The genealogy of the early de Mitton family to those of the 21st century can be traced through several research sources. Their is documentation of the family legacy beginning with the de Lacy’s grant to Ralph the Red in the early 12th. century and the “de Mitton” surname first used in the early 13th century (1219) as identification for the poll tax.
The Coucher Book of Whalley has the early genealogy of the Norman de Mittons beginning about the early 12th century until 1377. Many local de Mittons are then found in the Clitheroe Court Rolls, but inability to connect father to son pedigree until about 1577 when Richard Mitton is born in Austwick,Yorkshire. His father is Roger, also from Austwick born in 1537 and dies in 1585 has been recently established independently. These dates may not be entirely accurate as the Bishops rolls did not commence until 1538. It is possible that the first recorded Craven area Mitton, Roger de Mitton was a descendant of a cousin of the earlier Roger de Mitton who died in 1377 and who is recorded in the Coucher Book of Whalley.
Jack Knowles 1982 “The Mittons of Craven” is an exhaustive source that relies on the Bishops rolls of births, baptisms, marriages and deaths recorded by law beginning 1538 as noted above. They start with the above Roger Mitton but Knowles does not provide a birth date. A later research source claims it is 1537. Knowles traces the de Mittons from Ralph the Red to 20th century Mittons in England. He includes “Squire” Joseph Mitton 1723-92 of Horton in Ribblesdale who is authenticated in the separate 1906 genealogy memo now referenced;
That next confirming source is the handwritten primary* document memo of Edmund D. Mitton dated 1906 that connects precisely with Jack Knowles 1982 genealogy through “Squire” Joseph Mitton br. 1723 died 1792. It was Josephs sons and grandsons that began to immigrate to Canada beginning at the end of the 18th century. Edmond D. Mitton 1906 memo refers to “Squire” Joesph Mitton of Ribblesdale and is the same Joesph Mitton in the Knowles 1982 genealogy separately researched and written by him in England on file at the British Library.This connects the Canadian-US Mittons to their ancestors in the Craven area of Yorkshire via Knowles genealogy connections.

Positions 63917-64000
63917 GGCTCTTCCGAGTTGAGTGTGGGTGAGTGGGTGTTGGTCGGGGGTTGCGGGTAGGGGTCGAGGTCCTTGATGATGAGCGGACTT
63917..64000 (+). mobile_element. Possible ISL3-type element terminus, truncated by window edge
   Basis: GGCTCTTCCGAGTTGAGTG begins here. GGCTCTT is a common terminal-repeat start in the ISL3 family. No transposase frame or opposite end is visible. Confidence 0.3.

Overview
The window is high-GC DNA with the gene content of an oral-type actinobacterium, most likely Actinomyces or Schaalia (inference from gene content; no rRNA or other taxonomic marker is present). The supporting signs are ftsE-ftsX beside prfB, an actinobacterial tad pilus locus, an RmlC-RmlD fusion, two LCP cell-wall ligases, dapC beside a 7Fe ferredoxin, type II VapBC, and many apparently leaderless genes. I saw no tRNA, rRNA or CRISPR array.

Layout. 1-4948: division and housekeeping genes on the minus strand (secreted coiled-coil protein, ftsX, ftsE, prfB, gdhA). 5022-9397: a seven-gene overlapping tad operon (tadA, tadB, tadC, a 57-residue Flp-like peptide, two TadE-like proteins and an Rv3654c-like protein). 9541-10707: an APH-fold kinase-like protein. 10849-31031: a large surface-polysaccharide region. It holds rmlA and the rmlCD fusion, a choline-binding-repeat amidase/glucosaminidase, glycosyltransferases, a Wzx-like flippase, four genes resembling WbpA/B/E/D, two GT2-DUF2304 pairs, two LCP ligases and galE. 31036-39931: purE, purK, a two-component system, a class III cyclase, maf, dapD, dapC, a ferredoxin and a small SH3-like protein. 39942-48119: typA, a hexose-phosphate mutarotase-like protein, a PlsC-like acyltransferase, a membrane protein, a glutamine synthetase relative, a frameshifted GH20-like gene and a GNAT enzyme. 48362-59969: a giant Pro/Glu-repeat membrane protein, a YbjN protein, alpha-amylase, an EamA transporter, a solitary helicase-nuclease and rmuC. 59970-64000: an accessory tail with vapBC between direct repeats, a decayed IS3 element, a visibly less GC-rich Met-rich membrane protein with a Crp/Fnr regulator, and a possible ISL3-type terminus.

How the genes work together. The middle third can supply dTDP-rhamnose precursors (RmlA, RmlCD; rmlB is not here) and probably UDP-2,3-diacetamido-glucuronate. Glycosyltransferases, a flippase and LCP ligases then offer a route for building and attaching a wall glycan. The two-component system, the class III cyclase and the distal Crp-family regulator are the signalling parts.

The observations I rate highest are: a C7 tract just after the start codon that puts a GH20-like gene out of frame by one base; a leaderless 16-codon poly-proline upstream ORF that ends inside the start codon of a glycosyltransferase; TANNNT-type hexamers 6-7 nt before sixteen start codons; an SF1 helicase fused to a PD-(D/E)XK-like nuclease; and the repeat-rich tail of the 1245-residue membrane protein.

* Please see 1906 genealogy memo written* by Edmund D. Mitton under Notes and Addenda.
“Squire” Joesph Mitton (1723-1792) is the axiom ancestor for descendant genealogies to the present day for connecting Canadian-US genealogy to the Craven and prior Norman line of Mittons. Squire Joesph is the authors own 5th great grandfather. His great, grandson John aka.”Grover John” was baptized Aug. 9,1818 at St. Oswald in Ribblesdale. The same church where Joesph “Squire” Mitton is buried in its Church yard. John aka. “Grover John” of Kent County, Ontario would be the authors second great grandfather born June 25, 1818 in Horton -in- Ribblesdale, Yorkshire.
The early post-Norman pedigrees is of course due to the extended Mitton – Bailey – Shireburne families whose genealogies first recorded by the abbots of Whalley Abby in the “Coucher Book of Whalley” The “de Mitton” family progenator is first attributed to “Ralph the Red” from the Nov. 23 rd.,1102 charter grant of “Mitune” to Ralph by Robert de Lacy. The de Lacy’s and Shireburnes were prominent families of their respective eras and the de Mittons are juxtaposition between them. Thus their is documentation as well as location names and recorded ancient genealogy of all three surnamed families and their legacy’s.